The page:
“The deprivation of life and security of the person is stark,” the legal team wrote in its submission, which calls on the federal court to overturn the decision and to permit them to resume selling drugs.

The government acknowledges the mounting death toll from the crisis – and the need for new solutions. But for the government, illicit purchases through the dark web remain a step too far.

“Health Canada could not condone and support serious criminal activity, even in the context of the toxic drug crisis,” the government wrote in its legal submissions.

British Columbia has decriminalized – but not legalized – the possession of small amounts of illicit drugs. There are also safe injection sites in Vancouver, which give a space for users to consume drugs with the resources at hand to test drug purity and reverse overdose.

“People ask why, with decriminalization, the overdose rate keep going up. And the answer is very simple and straightforward. It’s because the drug supply has become increasingly toxic,” said Thomas Kerr, a professor in the department of medicine at the University of British Columbia. “We’re in what I would argue is the most catastrophic public health crisis we’ve experienced in Canada in the modern era.”

Nyx and Kalicum’s compassion club gave Kerr and his colleague Mary Clare Kennedy the chance to carry out what is thought to be the first-ever empirical, peer-reviewed study on the model.

After following 47 people over 14 months, the researchers found non-fatal overdoses dropped 49%. Non-fatal overdoses that required naloxone, suggesting the presence of fentanyl, dropped 63%.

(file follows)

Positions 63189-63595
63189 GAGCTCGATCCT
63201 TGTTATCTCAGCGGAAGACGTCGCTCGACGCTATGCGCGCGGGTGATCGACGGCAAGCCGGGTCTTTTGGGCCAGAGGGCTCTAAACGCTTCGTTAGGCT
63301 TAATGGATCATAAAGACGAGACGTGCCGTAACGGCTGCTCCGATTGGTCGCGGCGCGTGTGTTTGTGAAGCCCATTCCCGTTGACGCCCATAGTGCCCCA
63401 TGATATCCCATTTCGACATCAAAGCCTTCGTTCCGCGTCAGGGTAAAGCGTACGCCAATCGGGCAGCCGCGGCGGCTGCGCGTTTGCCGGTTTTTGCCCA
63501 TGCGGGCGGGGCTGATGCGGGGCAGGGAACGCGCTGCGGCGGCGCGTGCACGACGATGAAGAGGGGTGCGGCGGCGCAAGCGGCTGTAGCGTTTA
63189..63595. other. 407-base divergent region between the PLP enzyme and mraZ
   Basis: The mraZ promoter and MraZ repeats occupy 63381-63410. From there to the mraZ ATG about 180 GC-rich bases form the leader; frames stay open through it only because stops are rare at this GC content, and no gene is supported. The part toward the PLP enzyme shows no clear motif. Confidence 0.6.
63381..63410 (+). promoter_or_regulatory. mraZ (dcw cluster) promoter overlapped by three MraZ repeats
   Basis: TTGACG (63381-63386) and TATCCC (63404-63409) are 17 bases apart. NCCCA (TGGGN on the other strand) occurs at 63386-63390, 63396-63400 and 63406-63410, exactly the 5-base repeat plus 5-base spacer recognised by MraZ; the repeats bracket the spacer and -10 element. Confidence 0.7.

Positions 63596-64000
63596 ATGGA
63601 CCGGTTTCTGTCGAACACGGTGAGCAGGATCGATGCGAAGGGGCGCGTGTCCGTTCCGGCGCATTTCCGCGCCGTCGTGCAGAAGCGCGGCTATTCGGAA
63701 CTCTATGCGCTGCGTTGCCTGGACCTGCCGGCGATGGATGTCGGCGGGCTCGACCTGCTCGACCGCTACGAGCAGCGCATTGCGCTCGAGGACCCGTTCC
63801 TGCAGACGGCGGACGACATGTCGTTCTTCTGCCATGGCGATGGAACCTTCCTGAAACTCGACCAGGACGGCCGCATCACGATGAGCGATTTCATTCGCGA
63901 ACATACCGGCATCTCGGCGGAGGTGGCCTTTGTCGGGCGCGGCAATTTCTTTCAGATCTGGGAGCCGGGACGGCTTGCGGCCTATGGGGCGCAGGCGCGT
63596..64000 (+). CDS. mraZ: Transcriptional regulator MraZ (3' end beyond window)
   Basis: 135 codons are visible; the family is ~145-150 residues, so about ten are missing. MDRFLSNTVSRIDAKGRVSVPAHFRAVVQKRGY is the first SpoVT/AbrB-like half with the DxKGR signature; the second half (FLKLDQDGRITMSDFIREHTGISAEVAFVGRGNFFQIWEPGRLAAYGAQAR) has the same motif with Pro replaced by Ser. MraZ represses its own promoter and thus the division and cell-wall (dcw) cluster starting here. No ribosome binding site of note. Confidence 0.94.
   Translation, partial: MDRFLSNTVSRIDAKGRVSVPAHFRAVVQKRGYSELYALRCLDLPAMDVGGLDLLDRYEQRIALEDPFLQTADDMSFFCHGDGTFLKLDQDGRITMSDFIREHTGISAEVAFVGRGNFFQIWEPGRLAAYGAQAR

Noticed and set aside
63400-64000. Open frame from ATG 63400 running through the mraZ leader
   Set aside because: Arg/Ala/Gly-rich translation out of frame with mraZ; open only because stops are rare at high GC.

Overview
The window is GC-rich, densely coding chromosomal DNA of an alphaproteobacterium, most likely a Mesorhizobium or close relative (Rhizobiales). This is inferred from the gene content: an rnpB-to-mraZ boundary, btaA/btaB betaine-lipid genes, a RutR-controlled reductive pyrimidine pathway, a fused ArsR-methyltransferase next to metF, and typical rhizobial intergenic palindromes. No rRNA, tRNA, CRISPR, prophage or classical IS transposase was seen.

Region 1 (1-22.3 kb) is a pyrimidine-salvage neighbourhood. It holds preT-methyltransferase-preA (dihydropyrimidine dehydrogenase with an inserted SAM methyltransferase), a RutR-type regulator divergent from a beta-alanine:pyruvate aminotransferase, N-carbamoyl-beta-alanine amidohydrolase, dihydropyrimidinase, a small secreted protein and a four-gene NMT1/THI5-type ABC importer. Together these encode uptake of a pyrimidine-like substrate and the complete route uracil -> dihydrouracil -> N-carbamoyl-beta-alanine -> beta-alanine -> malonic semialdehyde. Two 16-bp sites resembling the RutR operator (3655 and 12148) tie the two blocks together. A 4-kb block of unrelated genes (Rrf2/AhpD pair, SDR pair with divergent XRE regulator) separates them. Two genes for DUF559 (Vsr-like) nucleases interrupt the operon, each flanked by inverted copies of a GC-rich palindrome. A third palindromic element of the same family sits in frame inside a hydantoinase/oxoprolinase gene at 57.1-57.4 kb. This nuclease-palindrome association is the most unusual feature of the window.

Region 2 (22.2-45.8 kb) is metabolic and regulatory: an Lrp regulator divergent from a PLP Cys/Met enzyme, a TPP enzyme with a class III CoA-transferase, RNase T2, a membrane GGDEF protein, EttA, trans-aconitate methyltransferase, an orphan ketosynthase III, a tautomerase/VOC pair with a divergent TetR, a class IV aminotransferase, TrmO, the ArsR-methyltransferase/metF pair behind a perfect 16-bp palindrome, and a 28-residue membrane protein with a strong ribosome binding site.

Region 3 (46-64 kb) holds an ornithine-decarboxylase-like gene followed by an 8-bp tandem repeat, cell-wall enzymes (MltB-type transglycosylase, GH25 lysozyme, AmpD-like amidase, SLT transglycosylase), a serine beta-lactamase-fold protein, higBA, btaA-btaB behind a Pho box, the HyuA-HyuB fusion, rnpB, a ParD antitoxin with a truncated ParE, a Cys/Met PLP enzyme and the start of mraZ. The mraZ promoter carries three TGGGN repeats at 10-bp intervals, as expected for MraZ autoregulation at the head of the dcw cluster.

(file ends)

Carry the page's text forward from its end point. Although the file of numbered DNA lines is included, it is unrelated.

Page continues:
“Our study shows that this model holds great promise,” said Kerr. “It’s really a time not to simply repeat what we’ve done in the past. ”

Letts – who volunteers with the advocacy group Moms Stop the Harm – worries thatmisinformation and moralizing about the nature of addiction are barriers that no court decision can overturn.

“People say. ‘Well, he chose to live that way.’ No, he didn’t choose to live that way,” she said. “You don’t just wake up one day and decide to start using an opioid. And even if you want to get treatment, there’s no magic wand you can wave. When people talk about treatment and recovery, what does that look like?”

For advocates and activists recovery and treatment – and preventing people from dying from toxic drugs – are two separate issues.

Last year the Conservative leader, Pierre Poilievre, prompted outrage on a visit to Vancouver, when he described the city as “hell on earth”, infuriating residents who accused him of using a vulnerable community as a political punching bag.

Such rhetoric strips people who use drugs of their humanity, said Letts, who pointed out that narcotics are consumed across society.

The people dying are the children of lawyers and doctors. They’re hockey players or baseball players. They’re the parents that take their kids to hockey and baseball. They’re family men. They’re women trying to make it through the day, working two jobs.”

She remembers her son Mike as a hockey and baseball player, an animal lover and a quiet person who loved to cuddle.

“How do you describe what makes your child special? You can’t. It’s the moments together,” she said. “And I’ll miss those.”

A guaranteed safe supply of drugs could have saved Mike’s life, she said. While the mounting crisis has dampened her hopes of systemic change, she nonetheless remains hopeful the trajectory can change.

“In a way, stigma is the leading cause of death in this country,” said Letts. “And the biggest thing is most families don’t understand that this could easily happen to them.”

Leave a Reply

Your email address will not be published. Required fields are marked *